Repeated telephone calls to Oskar Ibru, vice chairman of the Ibru Organisation, went unanswered. Mr. Ibru also failed to respond to several text messages.

In the wild frontier of the internet, private military companies are rife and active, peddling their services to prospective patrons. Many of them have announced that they are now operationally domiciled in Nigeria’s Niger Delta, and some claim they work in partnership with the military Joint Task Force, the Nigeria defence forces known by its acronym JTF and which has primary responsibility for security in the area.

A JTF spokesman, Musa Sagir, denied knowledge of the existence of the foreigners nor any collaboration with them. We don’t have any connection with any foreign military contractor,” Col. Sagir said, adding that “With my inside knowledge and experience in the Niger Delta, in particular River State, I don’t have formal or informal knowledge of the existence of foreign military contractors.”

What was more, he added, somewhat indignantly, “we are trained for the job and we know what to do at the right time.”

Willaims, the retired general and now head of the local Transparency International office in Nigeria, was buying none of that. “Remember that these are government officials. If they say they know them, you as the press will go and blow it up that foreign military companies have taken over the job of security in this country and what are they doing? The House of Representatives will take it up and want to investigate, and it shows the weaknesses of all the armed forces and all the security agencies in Nigeria.”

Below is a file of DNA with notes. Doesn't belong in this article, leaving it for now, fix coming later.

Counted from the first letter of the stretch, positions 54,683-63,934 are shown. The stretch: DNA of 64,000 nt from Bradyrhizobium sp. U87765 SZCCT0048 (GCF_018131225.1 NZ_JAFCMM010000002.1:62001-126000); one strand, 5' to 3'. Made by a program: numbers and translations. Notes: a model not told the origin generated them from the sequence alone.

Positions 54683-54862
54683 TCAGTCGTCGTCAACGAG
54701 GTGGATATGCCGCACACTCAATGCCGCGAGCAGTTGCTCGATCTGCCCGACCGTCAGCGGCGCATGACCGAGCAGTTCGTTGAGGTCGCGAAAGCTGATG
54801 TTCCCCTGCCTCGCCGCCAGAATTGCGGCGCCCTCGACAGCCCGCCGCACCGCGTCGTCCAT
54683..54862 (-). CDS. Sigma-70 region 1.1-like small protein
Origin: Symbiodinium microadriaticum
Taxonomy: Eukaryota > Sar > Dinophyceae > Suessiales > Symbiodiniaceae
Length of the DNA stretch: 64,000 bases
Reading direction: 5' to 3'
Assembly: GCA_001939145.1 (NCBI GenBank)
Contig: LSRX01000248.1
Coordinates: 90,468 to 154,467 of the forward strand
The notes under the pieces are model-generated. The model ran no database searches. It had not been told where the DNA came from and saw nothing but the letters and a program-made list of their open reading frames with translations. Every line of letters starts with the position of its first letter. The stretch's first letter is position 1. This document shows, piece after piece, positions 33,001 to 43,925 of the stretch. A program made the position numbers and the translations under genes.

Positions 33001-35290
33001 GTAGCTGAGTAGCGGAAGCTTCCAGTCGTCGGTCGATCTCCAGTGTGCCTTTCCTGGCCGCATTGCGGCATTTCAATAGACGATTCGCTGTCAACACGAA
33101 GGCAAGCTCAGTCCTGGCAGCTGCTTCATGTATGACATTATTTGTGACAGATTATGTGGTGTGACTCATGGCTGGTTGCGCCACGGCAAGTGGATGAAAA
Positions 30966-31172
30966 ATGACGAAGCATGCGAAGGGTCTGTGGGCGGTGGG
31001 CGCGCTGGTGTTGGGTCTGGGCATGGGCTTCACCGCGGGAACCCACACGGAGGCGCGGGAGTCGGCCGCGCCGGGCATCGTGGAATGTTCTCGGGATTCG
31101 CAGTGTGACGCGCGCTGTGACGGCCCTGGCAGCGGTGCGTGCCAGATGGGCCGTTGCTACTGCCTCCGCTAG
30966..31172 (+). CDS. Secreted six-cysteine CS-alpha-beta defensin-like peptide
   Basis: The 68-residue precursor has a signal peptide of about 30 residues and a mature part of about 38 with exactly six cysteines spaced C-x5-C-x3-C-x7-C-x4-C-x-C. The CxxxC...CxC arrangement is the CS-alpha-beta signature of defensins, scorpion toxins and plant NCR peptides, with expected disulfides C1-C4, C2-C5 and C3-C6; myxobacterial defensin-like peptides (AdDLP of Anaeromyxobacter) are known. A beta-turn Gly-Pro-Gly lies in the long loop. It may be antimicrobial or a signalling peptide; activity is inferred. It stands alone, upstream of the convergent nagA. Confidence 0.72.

Official denials and a seeming lack of awareness of the activities of these companies also demonstrate the enfeebled state of the Nigerian state, said Kayode Soremekun, a professor of international relations at the University of Lagos.

“My own problem here is that the ministry of internal affairs and ministry of defence are not aware of their existence,” Soremekun said. “It is either one or two things: the ministry of defence is genuinely ignorant of this particular development, or it is pretending. Either way it does not bode well for the Nigerian state. And it simply shows what a lot of people had thought all along, that those who really control the Nigerian state, those who really determine what happens in the Nigerian state, cannot even be located in this country. You can locate them offshore.”

The companies one their activities

Since our laws do not allow for foreign owned security company to operate locally, most of these private security contractors have resorted to calling themselves “risk management consultants” rather than hired guns.

This way, they are able to provide a cocktail of services and products that are not different from what regular private military companies provide-- or what the same companies do elsewhere in countries like Sierra Leone,

This much was admitted by officials of AmorGroup, another British private security company which was recently acquired by Group 4 Securicor, or G4S, which claims a partnership with a local security guard company called Asset Guard.

Derek Warby, chief of AmorGroup for West Africa, told us that his company does not function in Nigeria as a paramilitary organisation at all, but merely does consultancy in risk management and risk mitigation for unnamed clients.